On the employee side, businesses refocus on retention and engagement strategies, including more responsive benefits such as better maternity and paternity benefits, flexible scheduling, and learning and development opportunities.
For community engagement, companies have come up with many ways to give back, including fundraising, sponsorship, scholarships and investment in local public projects.
On a global social scale, a business needs to know how its supply chain is being filled. For example, is child labour going into your end product? Are people being paid fairly? Is the work environment safe?
Many large retailers have struggled with this as public outrage over tragedies like the Bangladesh factory collapse, which have illustrated previously unaccounted risks in sourcing from the lowest-cost supplier.
The Economic Pillar
It refers to subjects about production, distribution and consumption of goods and services.
To have sustainability, companies can not profit at the expense of work exploitation or irresponsible and criminal exploitation of the environment.
The financial area benefits from sustainable attitudes because they reduce materials, energy and water, also reducing their bill at the end of the month.
In other words, there is a cyclic process of benefits between sustainability and the economy.
The economic pillar of sustainability is where most businesses feel they are on firm ground. To be sustainable, a business must be profitable.
That said, profit cannot trump the other two pillars.
In fact, profit at any cost is not at all what the economic pillar is about. Activities that fit under the economic pillar include compliance, proper governance and risk management.
While these are already table stakes for most North American companies, they are not globally.
Economic sustainability includes job creation, profitability, and proper accounting of ecosystem services for optimal cost-benefit analyses.
When it comes to the job market, research shows high rates of employment benefit both the economy and the people's social well-being through the resource security employment provides.
In this way, the economic drivers requiring companies to need employees and people to need jobs can also foster social sustainability if employment offers people security.
Sometimes, this pillar is referred to as the governance pillar, referring to good corporate governance.
This means that boards of directors and management align with shareholders' interests and that of the company's community, value chains, and end-user customers.
Concerning governance, investors may want to know that a company uses accurate and transparent accounting methods and that stockholders are allowed to vote on important issues.
They may also want assurances that companies avoid conflicts of interest in their choice of board members, don't use political contributions to obtain unduly favourable treatment, and, of course, don't engage in illegal practices.
The inclusion of the economic pillar and profit makes it possible for corporations to come on board with sustainability strategies.
In addition, the economic pillar provides a counterweight to extreme measures that corporations are sometimes pushed to adopt, such as abandoning fossil fuels or chemical fertilizers instantly rather than phasing in changes.
However, today's gig economy places social and economic sustainability at odds with one another.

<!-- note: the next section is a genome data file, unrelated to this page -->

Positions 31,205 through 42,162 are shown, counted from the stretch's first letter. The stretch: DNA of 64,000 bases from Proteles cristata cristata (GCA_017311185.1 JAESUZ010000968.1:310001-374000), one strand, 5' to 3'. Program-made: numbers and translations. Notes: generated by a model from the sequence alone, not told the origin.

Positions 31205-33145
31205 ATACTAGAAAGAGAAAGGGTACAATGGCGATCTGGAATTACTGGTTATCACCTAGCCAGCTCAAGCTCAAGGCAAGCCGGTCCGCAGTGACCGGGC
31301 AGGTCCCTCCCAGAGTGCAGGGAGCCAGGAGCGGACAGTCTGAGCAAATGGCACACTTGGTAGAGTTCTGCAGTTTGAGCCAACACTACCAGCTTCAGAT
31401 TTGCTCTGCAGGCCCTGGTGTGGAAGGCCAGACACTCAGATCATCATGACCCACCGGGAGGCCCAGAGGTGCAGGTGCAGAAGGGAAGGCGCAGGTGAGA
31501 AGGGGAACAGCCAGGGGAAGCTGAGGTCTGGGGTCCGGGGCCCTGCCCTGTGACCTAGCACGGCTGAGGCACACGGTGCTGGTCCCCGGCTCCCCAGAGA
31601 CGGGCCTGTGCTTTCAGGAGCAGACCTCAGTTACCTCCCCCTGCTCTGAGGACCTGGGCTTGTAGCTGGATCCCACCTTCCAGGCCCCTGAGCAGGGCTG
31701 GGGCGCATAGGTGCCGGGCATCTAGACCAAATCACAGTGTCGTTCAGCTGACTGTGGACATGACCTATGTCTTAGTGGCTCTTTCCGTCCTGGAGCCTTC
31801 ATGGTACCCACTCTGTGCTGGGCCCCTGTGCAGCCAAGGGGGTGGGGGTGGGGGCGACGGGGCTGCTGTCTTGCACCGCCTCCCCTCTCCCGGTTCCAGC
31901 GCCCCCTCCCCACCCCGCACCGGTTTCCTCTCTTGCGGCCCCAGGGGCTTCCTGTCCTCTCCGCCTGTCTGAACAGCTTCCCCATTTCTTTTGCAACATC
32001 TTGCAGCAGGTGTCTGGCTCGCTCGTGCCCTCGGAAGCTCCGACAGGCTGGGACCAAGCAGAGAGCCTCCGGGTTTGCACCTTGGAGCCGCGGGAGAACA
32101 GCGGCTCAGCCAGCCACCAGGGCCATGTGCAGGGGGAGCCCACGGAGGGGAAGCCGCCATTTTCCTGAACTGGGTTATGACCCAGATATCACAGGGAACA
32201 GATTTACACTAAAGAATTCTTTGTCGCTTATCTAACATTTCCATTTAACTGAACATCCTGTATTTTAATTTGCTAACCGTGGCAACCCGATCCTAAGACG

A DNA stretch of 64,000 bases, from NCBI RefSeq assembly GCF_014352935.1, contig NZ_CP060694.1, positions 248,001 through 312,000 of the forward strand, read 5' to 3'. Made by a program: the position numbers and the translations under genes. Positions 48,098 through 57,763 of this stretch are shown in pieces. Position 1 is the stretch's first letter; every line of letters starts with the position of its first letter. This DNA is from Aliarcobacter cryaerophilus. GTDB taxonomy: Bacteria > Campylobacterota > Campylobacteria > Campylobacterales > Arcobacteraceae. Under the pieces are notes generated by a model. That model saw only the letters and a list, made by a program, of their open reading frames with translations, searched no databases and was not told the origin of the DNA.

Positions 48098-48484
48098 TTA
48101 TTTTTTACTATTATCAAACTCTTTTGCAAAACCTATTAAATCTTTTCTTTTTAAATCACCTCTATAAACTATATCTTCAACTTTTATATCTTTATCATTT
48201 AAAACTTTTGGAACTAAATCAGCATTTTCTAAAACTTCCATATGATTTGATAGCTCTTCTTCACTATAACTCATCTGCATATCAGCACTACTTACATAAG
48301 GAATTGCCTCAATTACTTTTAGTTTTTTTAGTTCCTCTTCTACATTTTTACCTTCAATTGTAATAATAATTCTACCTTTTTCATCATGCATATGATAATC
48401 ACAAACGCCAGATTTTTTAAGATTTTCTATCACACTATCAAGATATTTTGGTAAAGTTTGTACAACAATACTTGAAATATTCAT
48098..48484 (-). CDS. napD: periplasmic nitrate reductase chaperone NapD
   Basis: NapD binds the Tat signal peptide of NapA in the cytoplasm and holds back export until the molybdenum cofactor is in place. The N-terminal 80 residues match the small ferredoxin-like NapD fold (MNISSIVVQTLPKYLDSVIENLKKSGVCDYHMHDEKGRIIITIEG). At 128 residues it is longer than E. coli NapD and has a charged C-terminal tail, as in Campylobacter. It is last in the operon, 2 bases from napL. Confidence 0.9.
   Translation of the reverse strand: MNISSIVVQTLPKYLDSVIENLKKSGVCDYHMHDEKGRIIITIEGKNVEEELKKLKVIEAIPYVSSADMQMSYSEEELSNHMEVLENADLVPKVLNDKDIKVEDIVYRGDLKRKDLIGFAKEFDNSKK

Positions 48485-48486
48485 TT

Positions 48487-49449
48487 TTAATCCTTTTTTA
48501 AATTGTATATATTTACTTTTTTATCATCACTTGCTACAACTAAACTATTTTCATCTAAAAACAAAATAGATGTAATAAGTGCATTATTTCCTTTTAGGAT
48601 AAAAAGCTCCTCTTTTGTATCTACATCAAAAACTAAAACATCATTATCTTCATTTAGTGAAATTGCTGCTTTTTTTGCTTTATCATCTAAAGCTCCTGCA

The gig economy causes many people to contribute to the economic sustainability of companies without receiving the social safety nets typically provided by employment in return.
Efforts to be more environmentally sustainable can also benefit the economic sustainability of an organization.
For example, recycling valuable materials, such as electronic waste and textile waste, can lower operating costs and reduce the intensity of resource extraction required to sustain businesses.
The Impact of Sustainability
The main question for investors and executives is whether or not sustainability is an advantage for a company.
In practical terms, all the strategies under sustainability have been co-opted from other business movements like Kaizen, community engagement, the BHAG (Big Hairy Audacious Goal), talent acquisition, etc.
Sustainability provides a larger purpose and some new deliverables for companies to strive for and helps them renew their commitments to basic goals like efficiency, sustainable growth and shareholder value.
Perhaps more importantly, a sustainability strategy that is publicly shared can deliver hard-to-quantify benefits such as public goodwill and a better reputation. If it helps a company get credit for things they are already doing, then why not?
However, there isn't a real market consequence for the companies that cannot point to an overall vision to improve in these three pillars.
The trend seems to be making sustainability, and a public commitment to its basic business practices, much like compliance is for publicly traded companies.
If this comes to pass, companies lacking a sustainability plan could see a market penalty rather than proactive companies seeing a market premium.
Although it is very much a buzzword, sustainability is here to stay. For some companies, sustainability represents an opportunity to organize diverse efforts under one umbrella concept and gain public credit.
For other companies, sustainability means answering hard questions about the how and why of their business practices that could have a serious, if gradual, impact on their operations.
Through these pillars that evaluate a company's sustainability, it is possible to identify how close an organization is to be sustainable.